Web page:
In the case of connected buildings, operations and information technology teams need to focus on collaboration. This marks a changing role for facility managers who traditionally focus on equipment.
Connectivity in the real world
In one real-world example, a movie theater chain completed an enterprise-wide BAS retrofit project employing building management systems (BMS) to integrate HVAC and lighting controls at each of its locations. The facilities involved in this project are a mix of existing buildings and new construction. These building-level systems connect to a web-enabled, enterprise-level BAS network. This cloud-based connectivity allows a facility manager to monitor, control, and apply changes to buildings across the country from a central location.
This system integration and enterprise-wide control delivers numerous benefits, including the ability to synchronize lighting and HVAC system setpoints with ticket sales and show time schedules. On Friday nights, as the cinema lobbies fill, the theaters automatically adjust their indoor environment as tickets are sold, ensuring the crowded room showing a new release is cool, while the less popular screenings are temperate. The theater chain saves money by leveraging automatic heating, cooling, and lighting adjustments based on occupancy needs.
Advanced services available through the theater’s BMS also provide remote resolution of system alarms 24/7 and intelligent dispatching of data for troubleshooting to the technicians’ handheld devices.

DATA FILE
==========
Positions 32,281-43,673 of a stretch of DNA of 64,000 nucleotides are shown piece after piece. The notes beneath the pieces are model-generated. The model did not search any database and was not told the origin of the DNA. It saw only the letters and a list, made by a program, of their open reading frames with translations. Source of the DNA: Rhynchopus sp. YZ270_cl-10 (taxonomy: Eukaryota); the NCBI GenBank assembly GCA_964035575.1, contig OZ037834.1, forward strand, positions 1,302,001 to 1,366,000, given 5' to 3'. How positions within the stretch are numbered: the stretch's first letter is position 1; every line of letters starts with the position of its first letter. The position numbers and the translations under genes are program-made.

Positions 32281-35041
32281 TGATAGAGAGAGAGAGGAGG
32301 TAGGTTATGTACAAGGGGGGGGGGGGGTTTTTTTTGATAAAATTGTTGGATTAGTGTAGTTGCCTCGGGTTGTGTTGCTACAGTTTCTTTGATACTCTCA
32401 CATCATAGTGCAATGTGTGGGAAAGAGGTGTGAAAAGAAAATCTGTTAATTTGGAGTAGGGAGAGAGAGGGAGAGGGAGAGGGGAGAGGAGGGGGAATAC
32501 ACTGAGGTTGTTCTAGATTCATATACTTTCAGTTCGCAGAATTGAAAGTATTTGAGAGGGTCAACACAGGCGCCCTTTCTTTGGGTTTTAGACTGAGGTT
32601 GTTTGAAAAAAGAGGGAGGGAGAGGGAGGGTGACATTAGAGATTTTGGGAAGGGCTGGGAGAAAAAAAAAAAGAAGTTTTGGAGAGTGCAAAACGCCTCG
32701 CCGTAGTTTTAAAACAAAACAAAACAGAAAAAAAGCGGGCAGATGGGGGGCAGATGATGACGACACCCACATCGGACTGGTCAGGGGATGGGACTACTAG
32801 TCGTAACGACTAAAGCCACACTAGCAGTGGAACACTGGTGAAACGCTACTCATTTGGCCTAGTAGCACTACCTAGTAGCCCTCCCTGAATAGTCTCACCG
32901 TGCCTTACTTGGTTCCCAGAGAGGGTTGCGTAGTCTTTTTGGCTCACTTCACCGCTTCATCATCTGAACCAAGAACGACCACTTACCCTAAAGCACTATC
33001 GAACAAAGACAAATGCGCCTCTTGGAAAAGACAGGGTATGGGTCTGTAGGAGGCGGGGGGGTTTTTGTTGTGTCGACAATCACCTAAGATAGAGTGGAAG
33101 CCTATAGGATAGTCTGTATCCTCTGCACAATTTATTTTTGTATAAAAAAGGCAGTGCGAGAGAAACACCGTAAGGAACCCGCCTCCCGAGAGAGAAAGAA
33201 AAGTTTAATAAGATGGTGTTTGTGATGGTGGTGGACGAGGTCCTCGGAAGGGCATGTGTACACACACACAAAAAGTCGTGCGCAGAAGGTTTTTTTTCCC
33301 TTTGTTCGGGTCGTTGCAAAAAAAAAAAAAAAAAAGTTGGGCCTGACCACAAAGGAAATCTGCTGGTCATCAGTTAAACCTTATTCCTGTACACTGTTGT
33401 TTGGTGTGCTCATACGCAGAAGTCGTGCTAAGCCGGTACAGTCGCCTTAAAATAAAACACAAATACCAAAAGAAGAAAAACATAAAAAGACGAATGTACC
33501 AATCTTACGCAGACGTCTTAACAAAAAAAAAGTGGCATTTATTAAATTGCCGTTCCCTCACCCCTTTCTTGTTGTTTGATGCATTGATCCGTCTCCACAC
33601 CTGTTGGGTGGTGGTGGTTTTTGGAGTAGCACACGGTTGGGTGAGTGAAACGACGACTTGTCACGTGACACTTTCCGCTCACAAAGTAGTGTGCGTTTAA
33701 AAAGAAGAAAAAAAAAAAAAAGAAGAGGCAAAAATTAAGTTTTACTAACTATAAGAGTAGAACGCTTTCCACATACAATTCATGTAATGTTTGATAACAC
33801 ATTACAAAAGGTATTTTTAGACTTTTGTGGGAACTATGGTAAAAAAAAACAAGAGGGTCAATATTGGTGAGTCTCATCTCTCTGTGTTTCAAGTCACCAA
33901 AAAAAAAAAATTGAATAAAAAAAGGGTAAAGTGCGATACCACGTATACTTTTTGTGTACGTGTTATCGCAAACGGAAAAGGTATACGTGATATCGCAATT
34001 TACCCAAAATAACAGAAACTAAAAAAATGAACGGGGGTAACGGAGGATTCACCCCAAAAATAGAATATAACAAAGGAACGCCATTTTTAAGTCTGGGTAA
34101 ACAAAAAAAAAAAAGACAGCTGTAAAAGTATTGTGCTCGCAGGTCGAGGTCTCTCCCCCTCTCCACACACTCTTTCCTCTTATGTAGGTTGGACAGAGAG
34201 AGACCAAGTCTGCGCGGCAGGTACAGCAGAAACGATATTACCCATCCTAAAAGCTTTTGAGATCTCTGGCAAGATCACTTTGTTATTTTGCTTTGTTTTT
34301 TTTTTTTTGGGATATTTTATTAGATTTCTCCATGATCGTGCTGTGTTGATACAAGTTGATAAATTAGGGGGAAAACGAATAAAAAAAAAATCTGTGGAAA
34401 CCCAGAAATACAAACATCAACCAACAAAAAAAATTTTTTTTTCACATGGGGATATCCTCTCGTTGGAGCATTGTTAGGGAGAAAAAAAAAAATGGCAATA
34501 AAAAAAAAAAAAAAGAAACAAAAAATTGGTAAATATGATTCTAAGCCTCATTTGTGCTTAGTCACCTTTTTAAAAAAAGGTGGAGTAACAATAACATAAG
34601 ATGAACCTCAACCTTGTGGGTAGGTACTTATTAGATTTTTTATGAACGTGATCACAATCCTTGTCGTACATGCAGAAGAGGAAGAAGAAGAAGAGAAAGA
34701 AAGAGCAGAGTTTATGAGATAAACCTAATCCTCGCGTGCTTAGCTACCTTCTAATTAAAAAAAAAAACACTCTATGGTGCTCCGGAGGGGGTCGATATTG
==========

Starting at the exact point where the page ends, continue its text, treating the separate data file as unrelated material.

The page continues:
In another example, a regional microbrewery uses the connectivity of BMS to gather enterprise-wide system data from locations in 13 states. The web-enabled building control system provides corporate-level access to all of the sites, and the ability to view and adjust site conditions and equipment operation from mobile devices.
Deliver benefits with integrated control
Connected buildings provide capabilities to improve building performance, reduce energy use and operating costs, shrink a building’s environmental footprint, and enhance reliability and uptime. Building owners and facility managers can reap these benefits long term, but it all starts by choosing the right systems and controls at installation.
Once a BMS is in operation, some common causes of degradation can include:
These may result from changes in the way the facility is used, requiring reconfiguration.
A properly commissioned building will operate “as designed.” Once the owner invests in the right equipment and systems, these need to be connected, monitored, and analyzed. The data should enable actions (which quite often require feet on the street). However, components can fail, dampers get stuck, filters and coils need cleaning, and occasionally animals chew through ductwork, die in vents, or get tangled up in the wrong place.
Ongoing benefits over time are supported by connected buildings, but the design requires a complete life-cycle solution.
Neil Maldeis is the energy solutions engineering leader at Trane in White Bear, Minnesota. He has more than 35 years of experience in the contracting and energy fields, and is a licensed professional engineer in the state of Minnesota. Maldeis is certified by the Association of Energy Engineers (AEE) as a certified energy manager and certified green building engineer. He holds a bachelor’s degree in mechanical engineering from the University of Minnesota. He can be reached at email@example.com.
Source URL: https://www.constructionspecifier.com/the-basics-of-building-integration/
Copyright ©2020 Construction Specifier unless otherwise noted.